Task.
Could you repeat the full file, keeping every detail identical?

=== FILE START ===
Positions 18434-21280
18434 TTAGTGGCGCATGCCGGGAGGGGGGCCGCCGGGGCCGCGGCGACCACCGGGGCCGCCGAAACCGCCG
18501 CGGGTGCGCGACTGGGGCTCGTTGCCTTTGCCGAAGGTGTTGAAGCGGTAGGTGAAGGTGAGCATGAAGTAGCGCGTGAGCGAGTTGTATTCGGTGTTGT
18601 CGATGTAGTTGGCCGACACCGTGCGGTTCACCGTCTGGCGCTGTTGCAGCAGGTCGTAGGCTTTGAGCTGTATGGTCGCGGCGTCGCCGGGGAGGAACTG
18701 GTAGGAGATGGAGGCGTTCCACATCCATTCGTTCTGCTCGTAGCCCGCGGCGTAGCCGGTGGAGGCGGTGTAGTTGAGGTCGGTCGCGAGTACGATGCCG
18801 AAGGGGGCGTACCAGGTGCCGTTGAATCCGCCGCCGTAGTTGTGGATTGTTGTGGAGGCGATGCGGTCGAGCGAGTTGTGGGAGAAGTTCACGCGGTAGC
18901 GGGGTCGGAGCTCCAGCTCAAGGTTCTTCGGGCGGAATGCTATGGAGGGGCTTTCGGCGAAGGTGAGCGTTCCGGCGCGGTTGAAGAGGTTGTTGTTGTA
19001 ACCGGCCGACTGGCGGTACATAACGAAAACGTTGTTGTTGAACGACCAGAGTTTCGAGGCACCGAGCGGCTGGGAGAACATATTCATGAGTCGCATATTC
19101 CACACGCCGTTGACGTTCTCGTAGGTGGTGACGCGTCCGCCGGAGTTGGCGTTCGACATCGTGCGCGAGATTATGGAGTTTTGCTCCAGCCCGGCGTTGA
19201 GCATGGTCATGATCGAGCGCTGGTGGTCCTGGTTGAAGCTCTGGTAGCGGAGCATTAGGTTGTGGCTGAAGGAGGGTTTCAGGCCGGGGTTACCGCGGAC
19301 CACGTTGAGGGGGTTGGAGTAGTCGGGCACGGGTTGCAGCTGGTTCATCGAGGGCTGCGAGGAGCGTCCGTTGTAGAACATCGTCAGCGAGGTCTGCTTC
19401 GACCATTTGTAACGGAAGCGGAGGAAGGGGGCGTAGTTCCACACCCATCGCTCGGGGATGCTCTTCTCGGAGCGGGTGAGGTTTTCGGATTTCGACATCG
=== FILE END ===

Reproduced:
Positions 18434-21280
18434 TTAGTGGCGCATGCCGGGAGGGGGGCCGCCGGGGCCGCGGCGACCACCGGGGCCGCCGAAACCGCCG
18501 CGGGTGCGCGACTGGGGCTCGTTGCCTTTGCCGAAGGTGTTGAAGCGGTAGGTGAAGGTGAGCATGAAGTAGCGCGTGAGCGAGTTGTATTCGGTGTTGT
18601 CGATGTAGTTGGCCGACACCGTGCGGTTCACCGTCTGGCGCTGTTGCAGCAGGTCGTAGGCTTTGAGCTGTATGGTCGCGGCGTCGCCGGGGAGGAACTG
18701 GTAGGAGATGGAGGCGTTCCACATCCATTCGTTCTGCTCGTAGCCCGCGGCGTAGCCGGTGGAGGCGGTGTAGTTGAGGTCGGTCGCGAGTACGATGCCG
18801 AAGGGGGCGTACCAGGTGCCGTTGAATCCGCCGCCGTAGTTGTGGATTGTTGTGGAGGCGATGCGGTCGAGCGAGTTGTGGGAGAAGTTCACGCGGTAGC
18901 GGGGTCGGAGCTCCAGCTCAAGGTTCTTCGGGCGGAATGCTATGGAGGGGCTTTCGGCGAAGGTGAGCGTTCCGGCGCGGTTGAAGAGGTTGTTGTTGTA
19001 ACCGGCCGACTGGCGGTACATAACGAAAACGTTGTTGTTGAACGACCAGAGTTTCGAGGCACCGAGCGGCTGGGAGAACATATTCATGAGTCGCATATTC
19101 CACACGCCGTTGACGTTCTCGTAGGTGGTGACGCGTCCGCCGGAGTTGGCGTTCGACATCGTGCGCGAGATTATGGAGTTTTGCTCCAGCCCGGCGTTGA
19201 GCATGGTCATGATCGAGCGCTGGTGGTCCTGGTTGAAGCTCTGGTAGCGGAGCATTAGGTTGTGGCTGAAGGAGGGTTTCAGGCCGGGGTTACCGCGGAC
19301 CACGTTGAGGGGGTTGGAGTAGTCGGGCACGGGTTGCAGCTGGTTCATCGAGGGCTGCGAGGAGCGTCCGTTGTAGAACATCGTCAGCGAGGTCTGCTTC
19401 GACCATTTGTAACGGAAGCGGAGGAAGGGGGCGTAGTTCCACACCCATCGCTCGGGGATGCTCTTCTCGGAGCGGGTGAGGTTTTCGGATTTCGACATCG